Location: South of Longview take Hwy 22 to Hwy 532 (Johnson Creek Trail), 13km just before Willow Creek Bridge
Elevation: 250 m (820 ft)
Length: Roughly 9km
Time: 3 – 4 hours
Difficulty: Moderate – Difficult (Not well signed, need a topo map and compass or GPS)
The Indian Graves Ridge Trail is a rarely used trek just south of the town of Longview close to the Indian Graves Campground. This loop hike starts off about 12 or so metres before the Willow Creek Bridge on the north side of Highway 532. Many old sources said to look for a red gate, don’t do that. It’s been replaced by a wooden gate that is fairly easy to spot all the same.
I highly recommend starting the trail to the left along Willow Creek and building up to the ridge at the end. I found it more rewarding this way. Walk 1.3 km along a small road that is often used for equestrian trails until you see a path leading through the trees due North. It’s a bit hard to spot in the tall grass so pay close attention.
Once you find it, it will take you on a slow incline through tall grass and wildflowers on an old, unused road for 3.1 km. This was the least exciting part of the hike but also probably the easiest. Watch out for Hog Weed (or Cow parsnip) along this portion, and the hike overall really, it was very abundant. Hog Weed is an invasive species and can burn and blister the skin if touched.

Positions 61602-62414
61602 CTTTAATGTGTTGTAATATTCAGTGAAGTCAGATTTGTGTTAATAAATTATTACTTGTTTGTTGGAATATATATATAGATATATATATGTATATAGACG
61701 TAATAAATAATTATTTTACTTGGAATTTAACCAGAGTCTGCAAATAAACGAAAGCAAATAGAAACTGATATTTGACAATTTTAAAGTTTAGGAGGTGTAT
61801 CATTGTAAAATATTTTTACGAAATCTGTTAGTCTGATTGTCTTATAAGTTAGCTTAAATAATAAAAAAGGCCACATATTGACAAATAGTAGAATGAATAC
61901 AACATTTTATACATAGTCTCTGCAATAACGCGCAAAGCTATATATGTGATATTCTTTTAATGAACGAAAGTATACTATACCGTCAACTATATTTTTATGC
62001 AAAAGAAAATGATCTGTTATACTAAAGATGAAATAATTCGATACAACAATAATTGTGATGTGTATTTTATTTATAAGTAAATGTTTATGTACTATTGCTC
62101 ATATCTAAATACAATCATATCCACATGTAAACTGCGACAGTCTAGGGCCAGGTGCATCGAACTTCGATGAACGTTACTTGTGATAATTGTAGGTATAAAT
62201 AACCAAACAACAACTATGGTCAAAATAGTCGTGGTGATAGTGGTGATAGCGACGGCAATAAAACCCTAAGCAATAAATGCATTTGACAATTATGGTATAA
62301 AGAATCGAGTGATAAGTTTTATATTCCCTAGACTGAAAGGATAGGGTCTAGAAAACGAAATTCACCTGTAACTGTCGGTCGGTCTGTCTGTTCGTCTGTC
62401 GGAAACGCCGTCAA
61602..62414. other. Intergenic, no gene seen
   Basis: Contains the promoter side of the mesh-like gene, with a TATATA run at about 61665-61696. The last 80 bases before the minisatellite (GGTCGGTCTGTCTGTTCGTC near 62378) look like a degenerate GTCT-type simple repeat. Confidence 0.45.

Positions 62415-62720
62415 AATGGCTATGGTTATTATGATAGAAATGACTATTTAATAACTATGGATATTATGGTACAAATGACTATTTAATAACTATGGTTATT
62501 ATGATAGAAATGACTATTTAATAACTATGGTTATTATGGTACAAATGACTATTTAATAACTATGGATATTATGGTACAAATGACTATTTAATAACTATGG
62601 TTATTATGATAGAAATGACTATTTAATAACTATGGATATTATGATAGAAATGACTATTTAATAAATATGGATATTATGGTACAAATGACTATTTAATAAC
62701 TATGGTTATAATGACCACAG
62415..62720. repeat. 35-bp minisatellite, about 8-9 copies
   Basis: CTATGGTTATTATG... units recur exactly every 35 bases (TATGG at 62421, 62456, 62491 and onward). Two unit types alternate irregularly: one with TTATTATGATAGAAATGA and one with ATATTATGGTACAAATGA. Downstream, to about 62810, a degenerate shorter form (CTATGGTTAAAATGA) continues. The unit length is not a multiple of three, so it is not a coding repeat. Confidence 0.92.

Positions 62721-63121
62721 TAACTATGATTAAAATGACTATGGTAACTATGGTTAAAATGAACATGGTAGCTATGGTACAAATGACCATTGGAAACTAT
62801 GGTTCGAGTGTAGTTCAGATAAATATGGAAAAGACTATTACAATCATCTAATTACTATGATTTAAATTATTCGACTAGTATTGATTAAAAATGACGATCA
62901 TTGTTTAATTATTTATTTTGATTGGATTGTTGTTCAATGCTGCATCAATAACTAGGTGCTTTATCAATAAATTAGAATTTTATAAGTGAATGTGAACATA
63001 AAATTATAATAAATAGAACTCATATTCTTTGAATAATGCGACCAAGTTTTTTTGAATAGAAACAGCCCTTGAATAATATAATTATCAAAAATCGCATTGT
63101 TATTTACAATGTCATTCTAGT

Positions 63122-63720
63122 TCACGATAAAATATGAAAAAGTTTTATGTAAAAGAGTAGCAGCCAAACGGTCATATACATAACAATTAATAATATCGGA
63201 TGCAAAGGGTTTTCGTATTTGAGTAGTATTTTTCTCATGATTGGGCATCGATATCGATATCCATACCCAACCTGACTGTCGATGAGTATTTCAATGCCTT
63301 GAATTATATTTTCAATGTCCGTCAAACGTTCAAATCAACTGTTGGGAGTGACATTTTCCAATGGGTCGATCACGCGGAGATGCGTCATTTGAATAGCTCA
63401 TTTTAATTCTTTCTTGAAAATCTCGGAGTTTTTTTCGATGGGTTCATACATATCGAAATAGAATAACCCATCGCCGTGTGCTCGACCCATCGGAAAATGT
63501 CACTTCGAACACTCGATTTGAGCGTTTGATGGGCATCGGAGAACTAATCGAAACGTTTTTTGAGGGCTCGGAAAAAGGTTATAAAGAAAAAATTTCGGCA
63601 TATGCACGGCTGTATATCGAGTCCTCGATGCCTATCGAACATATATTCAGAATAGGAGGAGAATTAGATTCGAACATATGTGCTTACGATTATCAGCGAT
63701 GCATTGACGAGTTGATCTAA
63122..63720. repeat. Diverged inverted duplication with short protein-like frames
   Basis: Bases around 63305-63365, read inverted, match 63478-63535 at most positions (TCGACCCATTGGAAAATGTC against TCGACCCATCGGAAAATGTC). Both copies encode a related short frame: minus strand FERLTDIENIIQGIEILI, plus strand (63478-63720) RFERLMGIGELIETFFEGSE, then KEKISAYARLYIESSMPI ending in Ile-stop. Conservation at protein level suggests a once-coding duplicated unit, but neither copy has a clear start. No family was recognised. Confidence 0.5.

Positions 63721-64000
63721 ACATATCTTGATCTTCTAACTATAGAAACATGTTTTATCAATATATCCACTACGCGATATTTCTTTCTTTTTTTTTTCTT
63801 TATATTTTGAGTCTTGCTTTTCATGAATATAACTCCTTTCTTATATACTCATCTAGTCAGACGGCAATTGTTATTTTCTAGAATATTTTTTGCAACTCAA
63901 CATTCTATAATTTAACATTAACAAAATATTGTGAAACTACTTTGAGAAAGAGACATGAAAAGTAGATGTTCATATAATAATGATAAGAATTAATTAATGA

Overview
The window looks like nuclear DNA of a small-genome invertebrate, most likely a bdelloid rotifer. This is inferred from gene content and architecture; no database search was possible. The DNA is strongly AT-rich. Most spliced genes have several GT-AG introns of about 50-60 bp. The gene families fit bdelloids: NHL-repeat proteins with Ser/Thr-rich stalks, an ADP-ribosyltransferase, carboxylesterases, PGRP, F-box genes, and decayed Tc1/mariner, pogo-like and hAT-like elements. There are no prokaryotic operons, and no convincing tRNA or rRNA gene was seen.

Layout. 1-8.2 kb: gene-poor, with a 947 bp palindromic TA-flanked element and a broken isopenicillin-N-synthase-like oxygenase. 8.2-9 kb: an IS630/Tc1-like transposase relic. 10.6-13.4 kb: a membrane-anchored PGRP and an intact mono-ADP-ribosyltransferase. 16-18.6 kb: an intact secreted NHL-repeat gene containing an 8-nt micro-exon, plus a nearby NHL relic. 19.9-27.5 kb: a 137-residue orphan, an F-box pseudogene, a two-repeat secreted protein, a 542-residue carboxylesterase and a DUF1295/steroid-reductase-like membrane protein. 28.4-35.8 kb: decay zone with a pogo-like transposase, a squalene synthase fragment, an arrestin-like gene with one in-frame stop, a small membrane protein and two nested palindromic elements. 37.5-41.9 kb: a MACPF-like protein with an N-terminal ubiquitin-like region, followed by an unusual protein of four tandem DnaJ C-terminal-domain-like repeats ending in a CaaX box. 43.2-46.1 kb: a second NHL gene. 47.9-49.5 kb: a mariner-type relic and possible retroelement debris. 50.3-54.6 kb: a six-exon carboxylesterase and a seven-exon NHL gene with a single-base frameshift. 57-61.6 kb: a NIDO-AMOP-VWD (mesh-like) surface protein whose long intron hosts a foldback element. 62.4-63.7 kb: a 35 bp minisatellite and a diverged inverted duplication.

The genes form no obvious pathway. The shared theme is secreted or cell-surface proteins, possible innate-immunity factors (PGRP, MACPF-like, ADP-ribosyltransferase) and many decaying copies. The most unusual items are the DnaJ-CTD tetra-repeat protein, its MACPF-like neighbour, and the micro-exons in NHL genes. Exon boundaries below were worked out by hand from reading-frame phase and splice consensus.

Eventually, this portion of the trail leads to the next leg, which is again a bit hard to spot, as well as some gorgeous views of the surrounding valleys. You should get to a barbed wire fence and the trail is running along side it heading South for 3.8 km. The trail becomes less open now, moving through the trees and inclining a bit more along the ridge. This is where it becomes a lot more interesting in my opinion. This is where we found both old and fresh bear scat, so be aware of that.
The grand finale was the last portion of the loop where you walk along the rocky ridge surrounded on all sides by unimpeded views of the prairies and mountains. There are tons of neat sandstone rock formations making this a nice spot to stop and rest for a bit before your descent. To get down there is a steep path on the left side of the ridge, again running along the barbed wire fence. It’s a bit treacherous, especially if it rained a bit so take your time. Make your way down the hill and through the trees and you’re done!
This hike wasn’t incredibly difficult, but the paths aren’t well signed and aren’t often used so you definitely need a map, compass and/or GPS to make sure you are on track. If you are not experienced I suggest picking a more defined trail so you don’t get lost.